This piece was originally published in the March 2016 issue of ei, the magazine of the electroindustry.
By Robert Freling, Executive Director, Solar Electric Light Fund
More than one billion people around the world do not have access to electricity. Given their remote, sparsely populated, rural locations, the majority will probably never be connected to a major power grid. Without electricity, most lack access to modern education, effective healthcare, food and water security, and economic opportunities. In an effort to balance this injustice, the United Nations (UN) designated as one of its 2030 sustainable development goals to “ensure access to affordable, reliable, sustainable and modern energy for all.”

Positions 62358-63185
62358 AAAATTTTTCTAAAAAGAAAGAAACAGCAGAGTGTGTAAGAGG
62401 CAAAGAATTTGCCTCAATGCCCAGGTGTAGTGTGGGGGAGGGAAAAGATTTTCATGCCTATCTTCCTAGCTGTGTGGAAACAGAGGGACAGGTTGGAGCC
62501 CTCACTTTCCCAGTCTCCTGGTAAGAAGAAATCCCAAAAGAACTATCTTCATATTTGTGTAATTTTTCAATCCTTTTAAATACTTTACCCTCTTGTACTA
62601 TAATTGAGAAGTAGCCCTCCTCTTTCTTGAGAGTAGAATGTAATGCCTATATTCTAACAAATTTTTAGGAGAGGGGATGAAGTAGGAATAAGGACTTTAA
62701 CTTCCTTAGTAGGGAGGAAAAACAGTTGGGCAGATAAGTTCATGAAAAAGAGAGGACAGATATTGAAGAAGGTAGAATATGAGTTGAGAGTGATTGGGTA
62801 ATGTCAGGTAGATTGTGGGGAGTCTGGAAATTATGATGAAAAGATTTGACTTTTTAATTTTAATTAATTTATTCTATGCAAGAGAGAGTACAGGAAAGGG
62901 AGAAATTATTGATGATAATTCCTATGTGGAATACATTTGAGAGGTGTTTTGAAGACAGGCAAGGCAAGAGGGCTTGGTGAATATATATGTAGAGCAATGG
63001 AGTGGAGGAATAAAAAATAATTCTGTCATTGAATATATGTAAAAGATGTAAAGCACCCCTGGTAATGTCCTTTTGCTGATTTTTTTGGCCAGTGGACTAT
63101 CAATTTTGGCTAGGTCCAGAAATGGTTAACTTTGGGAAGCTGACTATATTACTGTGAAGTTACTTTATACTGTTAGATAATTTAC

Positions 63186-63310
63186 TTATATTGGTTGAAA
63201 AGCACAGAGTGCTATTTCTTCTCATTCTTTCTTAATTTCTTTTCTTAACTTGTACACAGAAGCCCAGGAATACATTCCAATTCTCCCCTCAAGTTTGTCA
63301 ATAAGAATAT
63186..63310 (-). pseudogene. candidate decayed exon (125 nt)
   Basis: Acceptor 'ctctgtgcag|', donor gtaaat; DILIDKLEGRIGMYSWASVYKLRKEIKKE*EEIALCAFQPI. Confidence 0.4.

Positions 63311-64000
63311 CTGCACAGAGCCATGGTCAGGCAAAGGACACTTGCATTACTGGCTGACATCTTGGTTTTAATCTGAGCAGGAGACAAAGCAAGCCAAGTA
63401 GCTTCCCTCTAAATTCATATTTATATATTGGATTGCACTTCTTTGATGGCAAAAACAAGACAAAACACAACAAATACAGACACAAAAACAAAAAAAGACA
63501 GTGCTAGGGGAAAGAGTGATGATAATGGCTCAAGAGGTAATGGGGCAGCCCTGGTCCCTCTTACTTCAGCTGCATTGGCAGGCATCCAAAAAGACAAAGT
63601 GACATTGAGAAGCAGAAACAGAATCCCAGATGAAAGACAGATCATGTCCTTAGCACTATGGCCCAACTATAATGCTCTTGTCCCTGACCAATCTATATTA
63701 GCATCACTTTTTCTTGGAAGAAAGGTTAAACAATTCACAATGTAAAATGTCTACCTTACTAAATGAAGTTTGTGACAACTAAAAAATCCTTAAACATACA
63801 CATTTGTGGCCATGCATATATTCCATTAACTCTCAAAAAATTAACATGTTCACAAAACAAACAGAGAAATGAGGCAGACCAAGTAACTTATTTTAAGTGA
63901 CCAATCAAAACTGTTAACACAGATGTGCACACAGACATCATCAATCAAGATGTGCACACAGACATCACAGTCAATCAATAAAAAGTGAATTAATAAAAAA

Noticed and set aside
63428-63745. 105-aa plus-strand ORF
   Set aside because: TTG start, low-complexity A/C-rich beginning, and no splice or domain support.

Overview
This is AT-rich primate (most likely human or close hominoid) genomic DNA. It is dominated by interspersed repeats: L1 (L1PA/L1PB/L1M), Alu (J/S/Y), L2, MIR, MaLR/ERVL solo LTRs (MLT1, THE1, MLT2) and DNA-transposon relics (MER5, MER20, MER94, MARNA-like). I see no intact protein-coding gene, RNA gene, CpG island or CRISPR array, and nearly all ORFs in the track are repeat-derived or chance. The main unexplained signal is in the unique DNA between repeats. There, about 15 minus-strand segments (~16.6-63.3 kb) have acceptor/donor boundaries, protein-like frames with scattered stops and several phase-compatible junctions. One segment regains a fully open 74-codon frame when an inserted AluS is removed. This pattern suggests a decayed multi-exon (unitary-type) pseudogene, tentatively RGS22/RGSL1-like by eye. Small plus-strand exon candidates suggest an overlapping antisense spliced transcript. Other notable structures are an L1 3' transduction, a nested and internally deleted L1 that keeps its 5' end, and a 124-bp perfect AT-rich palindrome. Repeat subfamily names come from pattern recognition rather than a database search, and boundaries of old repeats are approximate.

The Solar Electric Light Fund (SELF), a non-profit organization based in Washington, D.C., has been working toward that same goal for 25 years in rural villages in more than 20 of the world’s poorest countries. Providing access to sustainable energy alone does not guarantee a community’s sustainability. Sustainability has to be systemic.
When SELF delivers a solar installation, we concentrate on training and capacity building to ensure that the community can maintain it. Concurrently, we develop innovative energy applications and economic models that use the electricity to transform poor communities, putting them on a path to sustainability. Access to electricity is certainly a catalyst, but ultimately it is the power of people that determines their quality of life.